Patients experiencing more severe disease, such as inflammation in their lungs, and who require high amounts of oxygen or ventilator support, often receive anti-inflammatory treatment.

“There are a number of receptors and pathways within our body that the virus can trigger and cause an immune response, which then causes a global inflammation or inflammatory response,” said Dr. Vinay Maheshwari, Hugh R. Sharp Jr. Chair of Medicine and physician executive of The Medical Group at ChristianaCare.

“So there are a few classes of agents that are really targeted at this immune response. And the early studies have demonstrated definite benefits in terms of reducing mortality, reducing the likelihood of progression of the disease, and reducing the likelihood of requiring a ventilator.”

Other mainstays of therapy include oxygen support, like high-flow nasal therapy.

FILE PHOTO: In this Nov. 19, 2020, file photo, ventilator tubes are attached to a COVID-19 patient at Providence Holy Cross Medical Center in the Mission Hills section of Los Angeles.

Jae C. Hong / AP Photo

FILE PHOTO: In this Nov. 19, 2020, file photo, ventilator tubes are attached to a COVID-19 patient at Providence Holy Cross Medical Center in the Mission Hills section of Los Angeles.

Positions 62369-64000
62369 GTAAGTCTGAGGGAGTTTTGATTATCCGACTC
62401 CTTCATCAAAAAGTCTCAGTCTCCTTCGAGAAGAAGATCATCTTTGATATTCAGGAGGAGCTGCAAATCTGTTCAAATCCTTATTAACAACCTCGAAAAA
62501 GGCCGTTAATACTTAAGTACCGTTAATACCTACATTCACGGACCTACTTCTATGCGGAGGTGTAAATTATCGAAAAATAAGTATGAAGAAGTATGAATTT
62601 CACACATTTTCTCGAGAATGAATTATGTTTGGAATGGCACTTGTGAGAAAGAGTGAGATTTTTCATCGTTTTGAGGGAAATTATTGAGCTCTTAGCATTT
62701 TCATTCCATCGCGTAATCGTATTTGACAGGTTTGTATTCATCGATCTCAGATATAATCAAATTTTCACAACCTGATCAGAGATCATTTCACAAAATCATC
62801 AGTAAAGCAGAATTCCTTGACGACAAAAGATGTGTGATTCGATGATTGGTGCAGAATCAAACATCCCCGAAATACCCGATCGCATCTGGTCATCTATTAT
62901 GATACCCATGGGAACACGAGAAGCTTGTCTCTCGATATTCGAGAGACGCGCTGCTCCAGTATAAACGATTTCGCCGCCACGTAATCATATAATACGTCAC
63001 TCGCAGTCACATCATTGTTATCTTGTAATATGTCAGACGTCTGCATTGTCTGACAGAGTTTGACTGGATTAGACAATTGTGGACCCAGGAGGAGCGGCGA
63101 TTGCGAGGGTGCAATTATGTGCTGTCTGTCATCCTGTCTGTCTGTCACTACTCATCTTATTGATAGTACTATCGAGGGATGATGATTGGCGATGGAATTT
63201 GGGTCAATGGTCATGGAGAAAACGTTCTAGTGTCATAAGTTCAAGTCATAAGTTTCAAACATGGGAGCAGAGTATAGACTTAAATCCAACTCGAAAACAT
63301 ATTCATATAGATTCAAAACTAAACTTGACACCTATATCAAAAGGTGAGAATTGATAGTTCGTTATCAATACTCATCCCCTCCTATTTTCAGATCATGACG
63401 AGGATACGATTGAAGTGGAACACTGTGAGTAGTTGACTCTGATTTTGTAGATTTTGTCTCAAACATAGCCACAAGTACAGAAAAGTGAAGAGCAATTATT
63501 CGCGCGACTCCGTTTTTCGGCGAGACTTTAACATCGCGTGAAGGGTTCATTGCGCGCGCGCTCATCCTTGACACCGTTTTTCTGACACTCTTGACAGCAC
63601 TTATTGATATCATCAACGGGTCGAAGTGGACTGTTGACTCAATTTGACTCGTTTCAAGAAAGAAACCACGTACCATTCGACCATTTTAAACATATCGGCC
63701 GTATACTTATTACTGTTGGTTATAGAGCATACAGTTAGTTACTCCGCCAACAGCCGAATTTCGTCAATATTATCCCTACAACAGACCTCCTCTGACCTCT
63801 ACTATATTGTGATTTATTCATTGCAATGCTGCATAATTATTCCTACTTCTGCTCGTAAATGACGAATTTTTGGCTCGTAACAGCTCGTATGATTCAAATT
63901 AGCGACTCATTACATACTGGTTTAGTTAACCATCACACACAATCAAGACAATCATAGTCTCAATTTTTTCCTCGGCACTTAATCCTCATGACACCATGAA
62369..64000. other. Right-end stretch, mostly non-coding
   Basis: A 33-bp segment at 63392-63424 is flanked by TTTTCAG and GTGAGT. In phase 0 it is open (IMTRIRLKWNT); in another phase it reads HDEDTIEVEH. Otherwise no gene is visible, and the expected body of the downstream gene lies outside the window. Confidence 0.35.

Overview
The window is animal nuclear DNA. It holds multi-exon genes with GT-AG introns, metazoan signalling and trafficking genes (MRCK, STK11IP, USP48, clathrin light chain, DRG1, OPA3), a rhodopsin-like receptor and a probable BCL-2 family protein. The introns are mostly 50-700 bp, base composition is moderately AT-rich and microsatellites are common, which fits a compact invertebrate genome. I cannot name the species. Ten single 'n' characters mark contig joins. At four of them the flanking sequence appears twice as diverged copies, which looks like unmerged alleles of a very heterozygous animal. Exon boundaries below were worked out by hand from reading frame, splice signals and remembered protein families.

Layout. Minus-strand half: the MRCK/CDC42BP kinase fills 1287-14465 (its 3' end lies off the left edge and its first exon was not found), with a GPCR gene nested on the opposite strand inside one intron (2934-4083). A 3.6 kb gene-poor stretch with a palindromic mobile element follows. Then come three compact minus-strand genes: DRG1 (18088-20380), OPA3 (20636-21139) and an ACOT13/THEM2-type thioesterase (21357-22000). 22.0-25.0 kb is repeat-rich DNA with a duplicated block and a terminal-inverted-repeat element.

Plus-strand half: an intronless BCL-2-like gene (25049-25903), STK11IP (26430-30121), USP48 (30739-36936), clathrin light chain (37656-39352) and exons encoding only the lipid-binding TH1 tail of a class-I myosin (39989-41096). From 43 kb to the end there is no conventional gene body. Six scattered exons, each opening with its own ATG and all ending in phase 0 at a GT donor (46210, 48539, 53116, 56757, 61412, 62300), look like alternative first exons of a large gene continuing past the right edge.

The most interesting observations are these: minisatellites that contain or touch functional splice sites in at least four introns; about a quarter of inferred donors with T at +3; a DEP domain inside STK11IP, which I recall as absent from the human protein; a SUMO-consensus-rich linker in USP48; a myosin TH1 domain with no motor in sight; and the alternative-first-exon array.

How has COVID-19 treatment evolved?

There’s been a dramatic change in treatment protocols over the last several months, informed by clinical adaptive trials to examine which therapies work and which ones don’t.

Early on, the antimalarial medication called hydroxychloroquine was touted to treat COVID-19. However, research eventually showed that it was not beneficial and posed some risk. Physicians then removed it from the treatment paradigm.

Puri said while current treatment for patients with mild to moderate symptoms is somewhat limited, the evolution of treatment is important to note because “there have been many other things proposed over a period of time, including vitamin D, including hydroxychloroquine … so significant change.”

Steroids, which are now widely used, also were not originally recommended.